I love knowing things. I can't help it. In this performance of Massenet's Manon from the Metropolitan Opera in HD I noticed for the first time that there was quite a bit of melodrama. This does not mean corny, overacted soap operas, but instead refers to spoken dialog with orchestral accompaniment instead of recitative or spoken dialog. Since the orchestra never stops playing, it is easy to overlook that occasionally the actors are speaking. Then I read that Manon was a mainstay of the Opéra-Comique in Paris after it premiered in 1884. The original novel is from 1731. The only problem with the opera is that it is too long.
I didn't realize it has been already 7 years since this production debuted. The basketball is still there, but there have been hints that it is supposed to be a hot air balloon. Hot air balloons are not precisely spherical. Enough. Please read the other review for more discussion of the production.
I have only seen Artur Rucinski before in Lucia with Lisette from Madrid. He is very attractive on camera and sings beautifully.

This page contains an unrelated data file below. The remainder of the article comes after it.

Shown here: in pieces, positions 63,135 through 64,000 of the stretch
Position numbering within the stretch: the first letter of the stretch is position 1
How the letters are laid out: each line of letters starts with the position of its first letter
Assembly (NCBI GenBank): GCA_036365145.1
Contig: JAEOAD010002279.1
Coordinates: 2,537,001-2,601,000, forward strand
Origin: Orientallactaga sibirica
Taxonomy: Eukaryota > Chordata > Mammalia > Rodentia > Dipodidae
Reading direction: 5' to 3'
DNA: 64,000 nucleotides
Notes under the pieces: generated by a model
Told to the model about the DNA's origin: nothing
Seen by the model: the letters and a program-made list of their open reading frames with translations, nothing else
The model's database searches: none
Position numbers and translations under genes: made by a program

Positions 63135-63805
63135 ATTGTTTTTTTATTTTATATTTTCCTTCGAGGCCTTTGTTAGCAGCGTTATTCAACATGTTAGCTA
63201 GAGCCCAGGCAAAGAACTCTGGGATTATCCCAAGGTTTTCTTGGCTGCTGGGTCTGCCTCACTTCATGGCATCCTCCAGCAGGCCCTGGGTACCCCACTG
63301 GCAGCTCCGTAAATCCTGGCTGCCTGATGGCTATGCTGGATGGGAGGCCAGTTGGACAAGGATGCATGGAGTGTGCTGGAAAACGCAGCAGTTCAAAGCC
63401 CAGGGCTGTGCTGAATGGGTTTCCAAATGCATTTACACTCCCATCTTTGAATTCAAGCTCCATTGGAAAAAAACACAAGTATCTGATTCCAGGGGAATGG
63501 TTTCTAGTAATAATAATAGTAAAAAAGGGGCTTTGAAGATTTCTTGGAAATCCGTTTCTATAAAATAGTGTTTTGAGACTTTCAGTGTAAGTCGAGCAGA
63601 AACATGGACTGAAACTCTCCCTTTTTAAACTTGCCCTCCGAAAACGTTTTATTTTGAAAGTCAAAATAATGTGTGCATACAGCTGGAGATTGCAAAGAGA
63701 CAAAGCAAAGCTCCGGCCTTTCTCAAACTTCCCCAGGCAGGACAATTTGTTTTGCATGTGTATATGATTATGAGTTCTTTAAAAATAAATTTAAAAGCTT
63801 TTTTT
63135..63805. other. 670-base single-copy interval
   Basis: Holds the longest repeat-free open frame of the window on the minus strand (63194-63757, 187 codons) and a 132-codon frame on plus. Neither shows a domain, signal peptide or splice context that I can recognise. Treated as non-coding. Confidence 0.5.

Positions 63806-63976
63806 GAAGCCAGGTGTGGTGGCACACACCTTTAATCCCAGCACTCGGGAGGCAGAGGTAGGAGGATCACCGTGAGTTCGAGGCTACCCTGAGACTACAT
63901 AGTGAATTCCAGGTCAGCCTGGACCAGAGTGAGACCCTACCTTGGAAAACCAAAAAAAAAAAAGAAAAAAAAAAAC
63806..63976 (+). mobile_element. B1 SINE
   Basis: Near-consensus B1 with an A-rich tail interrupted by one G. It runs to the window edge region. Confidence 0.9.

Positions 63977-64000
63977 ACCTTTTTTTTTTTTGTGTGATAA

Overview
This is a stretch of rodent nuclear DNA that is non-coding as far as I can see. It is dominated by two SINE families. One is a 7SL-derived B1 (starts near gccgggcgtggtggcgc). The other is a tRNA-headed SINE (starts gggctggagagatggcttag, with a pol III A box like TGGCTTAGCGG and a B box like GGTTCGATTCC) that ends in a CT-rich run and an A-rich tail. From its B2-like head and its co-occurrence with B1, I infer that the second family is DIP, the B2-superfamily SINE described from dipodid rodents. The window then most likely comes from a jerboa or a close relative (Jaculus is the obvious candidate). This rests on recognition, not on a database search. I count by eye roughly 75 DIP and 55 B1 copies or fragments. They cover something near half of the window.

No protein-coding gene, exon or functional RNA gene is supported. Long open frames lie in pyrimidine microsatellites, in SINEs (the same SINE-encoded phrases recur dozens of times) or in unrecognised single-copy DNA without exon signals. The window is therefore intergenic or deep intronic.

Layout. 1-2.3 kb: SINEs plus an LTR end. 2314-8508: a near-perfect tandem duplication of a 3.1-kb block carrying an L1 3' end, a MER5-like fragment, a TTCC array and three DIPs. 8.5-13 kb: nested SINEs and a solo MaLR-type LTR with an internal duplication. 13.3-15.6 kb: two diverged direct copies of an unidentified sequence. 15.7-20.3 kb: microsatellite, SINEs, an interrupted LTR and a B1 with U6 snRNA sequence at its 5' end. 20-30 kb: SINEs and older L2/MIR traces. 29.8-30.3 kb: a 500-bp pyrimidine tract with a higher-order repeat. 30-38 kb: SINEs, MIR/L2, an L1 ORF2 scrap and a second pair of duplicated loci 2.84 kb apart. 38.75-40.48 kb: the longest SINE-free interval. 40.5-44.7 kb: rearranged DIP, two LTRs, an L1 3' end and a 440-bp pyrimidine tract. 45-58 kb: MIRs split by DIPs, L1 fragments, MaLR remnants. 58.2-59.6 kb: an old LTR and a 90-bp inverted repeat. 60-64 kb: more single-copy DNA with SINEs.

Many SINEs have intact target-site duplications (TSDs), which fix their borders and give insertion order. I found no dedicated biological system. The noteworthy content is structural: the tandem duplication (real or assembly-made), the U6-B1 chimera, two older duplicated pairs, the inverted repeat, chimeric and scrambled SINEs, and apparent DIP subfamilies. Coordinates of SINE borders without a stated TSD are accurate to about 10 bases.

But the performance belonged to Manon and her Des Grieux who received much loud shouting in their bows. This is a great opera for Michael Fabiano, suiting both his voice and his personality to a T. You believe in his love. He made the initial pickup very believable. More Michael please.
Lisette Oropesa precisely embodies the 15 year old innocent who arrives on the train on her way to the convent. It is impossible to picture this lively, passionate and curious girl cut off completely from life. Des Grieux has only good intentions toward her and she towards him. When she learns that Des Grieux's father intends to kidnap him, she knows she must make other plans. Lisette is physically trained and fully capable of the physical requirements of the staging. She ran up and down stairs, fell down and was dragged about, all while singing strongly.
I don't see the diabolical Manon, the evil Manon. I see only someone who wants to enjoy her life, to have fun while she is still young. Everyone seems to work against this. Lisette Oropesa changes as the opera progresses to acquire less innocence and more sophistication. This is an opera for our time, because she is destroyed by a rich old man. Her cheers were well deserved.
I still don't see the bed in the sanctuary. This is bogus.